It’s been about a month since Kitty Hawk, the stealth company working on a flying car and backed by Google cofounder Larry Page, unveiled its first public prototype of the Flyer. Footage of the airborne craft, more flying jetski than flying car, immediately turned heads.
But what is it like to actually fly one of these things? How tough is it to learn?
Kitty Hawk provided Business Insider with new, behind-the-scenes video of some of the early test flights and the pilot training, a process that involved connecting the Flyer to a special tether to help master the feeling of floating on air.
Cameron Robertson and Todd Reichert, the co-lead engineers of the Kitty Hawk Flyer also answered some questions by email about how the Flyer works and how they designed it to be as simple to operate as an Xbox.
First check out the video:
Here’s what the engineering bosses told us about getting the Flyer off the ground:
Business Insider: What kind of experience/background did the test drivers have and what kind of training did you give them before setting them loose in the sky?
Reichert: The pilots had a variety of backgrounds, that was key to our training exercise. They ranged from sports pioneers, to paraglider enthusiasts, to helicopter pilots. We wanted each tester to transition smoothly into this new experience, whatever their history.
The flight controls use thumbsticks just like an Xbox.
We gave each tester a personalised training program that gradually acclimated them to the experience of flying. They started on a flight simulator with replica controls, then practiced in the real-world using a scale remote-controlled model of Flyer. The first time each tester took Flyer to the air over water, we used a tethered float that reduced their speed and altitude for increased safety. This build-up and increasing familiarity with the full experience ensured a smooth transition to free-flight. We took extra precautions and did exercises in preparedness — including contingency planning, water escape training, and a dry-run with the aircraft strapped to the ground.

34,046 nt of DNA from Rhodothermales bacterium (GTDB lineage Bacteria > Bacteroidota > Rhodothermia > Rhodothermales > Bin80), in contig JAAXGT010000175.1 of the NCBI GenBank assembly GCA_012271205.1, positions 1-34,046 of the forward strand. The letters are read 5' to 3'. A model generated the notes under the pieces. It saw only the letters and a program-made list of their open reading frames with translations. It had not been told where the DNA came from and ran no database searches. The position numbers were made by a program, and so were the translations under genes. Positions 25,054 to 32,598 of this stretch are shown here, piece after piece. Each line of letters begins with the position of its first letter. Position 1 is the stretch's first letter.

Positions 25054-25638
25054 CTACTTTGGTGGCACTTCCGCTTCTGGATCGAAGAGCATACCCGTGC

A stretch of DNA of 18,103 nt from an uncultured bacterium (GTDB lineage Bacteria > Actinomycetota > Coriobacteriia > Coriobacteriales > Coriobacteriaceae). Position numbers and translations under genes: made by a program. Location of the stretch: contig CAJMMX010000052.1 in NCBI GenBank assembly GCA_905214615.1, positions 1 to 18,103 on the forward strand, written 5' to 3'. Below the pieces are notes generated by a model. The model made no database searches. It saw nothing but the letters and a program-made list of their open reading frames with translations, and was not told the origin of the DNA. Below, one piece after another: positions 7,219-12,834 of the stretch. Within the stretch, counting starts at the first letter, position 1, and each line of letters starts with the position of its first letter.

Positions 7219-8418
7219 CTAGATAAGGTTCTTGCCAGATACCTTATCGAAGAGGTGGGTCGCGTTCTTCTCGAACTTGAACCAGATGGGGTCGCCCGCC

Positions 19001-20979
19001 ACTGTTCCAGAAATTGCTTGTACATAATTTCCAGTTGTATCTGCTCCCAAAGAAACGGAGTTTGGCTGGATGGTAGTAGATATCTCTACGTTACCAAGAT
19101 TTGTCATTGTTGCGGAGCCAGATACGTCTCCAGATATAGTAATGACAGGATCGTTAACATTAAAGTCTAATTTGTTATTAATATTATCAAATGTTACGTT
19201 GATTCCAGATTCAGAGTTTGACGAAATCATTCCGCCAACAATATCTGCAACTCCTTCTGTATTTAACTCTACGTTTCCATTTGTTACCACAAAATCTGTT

BI: I’ve heard that the Flyer controls are very similar to a video game controller — How does a person actually pilot a Flyer, and how did you — as the designers — manage to simplify all the complexity into such an intuitive set of controls?
Robertson: The flight controls use thumbsticks just like an Xbox. The right thumb lets you tilt the Flyer in any direction, and the left controls the altitude and heading. We aimed for an experience that was as universal and familiar as possible.
Our system makes flying easy by handling all the things that usually make other aircraft more complex. The flight computer assesses the altitude and thrust of the aircraft at all times, and in the background, controls each motor to maintain stability. The pilot’s intentions are taken by the computer and translated into smooth actions. This “fly-by-wire” control scheme is only now making it into conventional helicopters, but is a powerful approach.
The great benefit of this software-based control scheme is that the engineering team can easily tweak and modify the handling, responsiveness, and feel of the aircraft. We can quickly create the best possible user experience.
BI: It seems like the goal is for the Flyer to be as simple as riding a bike, but doesn’t operating a vehicle in 3 dimensions add an extra level of complexity that most people aren’t accustomed to?
Reichert: Our focus is to reduce the workload for the user, so the immediate benefit of flying can be realised. On a bike, you have only one control input you need to handle all the time — — steering. With Flyer, technically you can have no input at any given time and you’ll float comfortably in the air. The aircraft actively manages altitude and level. Only when you want to change something (i.e. move forward, or get a little higher) do you need to give input. Our goal is for flight to be only what you want to be doing, and for your intentions to be easy to express. The rest of the complexity and stress should fall away.
BI: What was the most surprising thing you saw as you taught these first testers to fly and how has that affected your vision for these machines and their potential?
Robertson: We were blown-away by how quickly flying became fun! Our tester’s expression of the uniqueness of the experience, the transformative freedom was wild. The intimidation of flight and a flying vehicle quickly disappeared and this became the realisation of everyone’s “flying dreams.” Preserving this fun dimension of flight will be critical in the future. Making flight ubiquitous will be about making it enjoyable, as well as easy, safe, and accessible.
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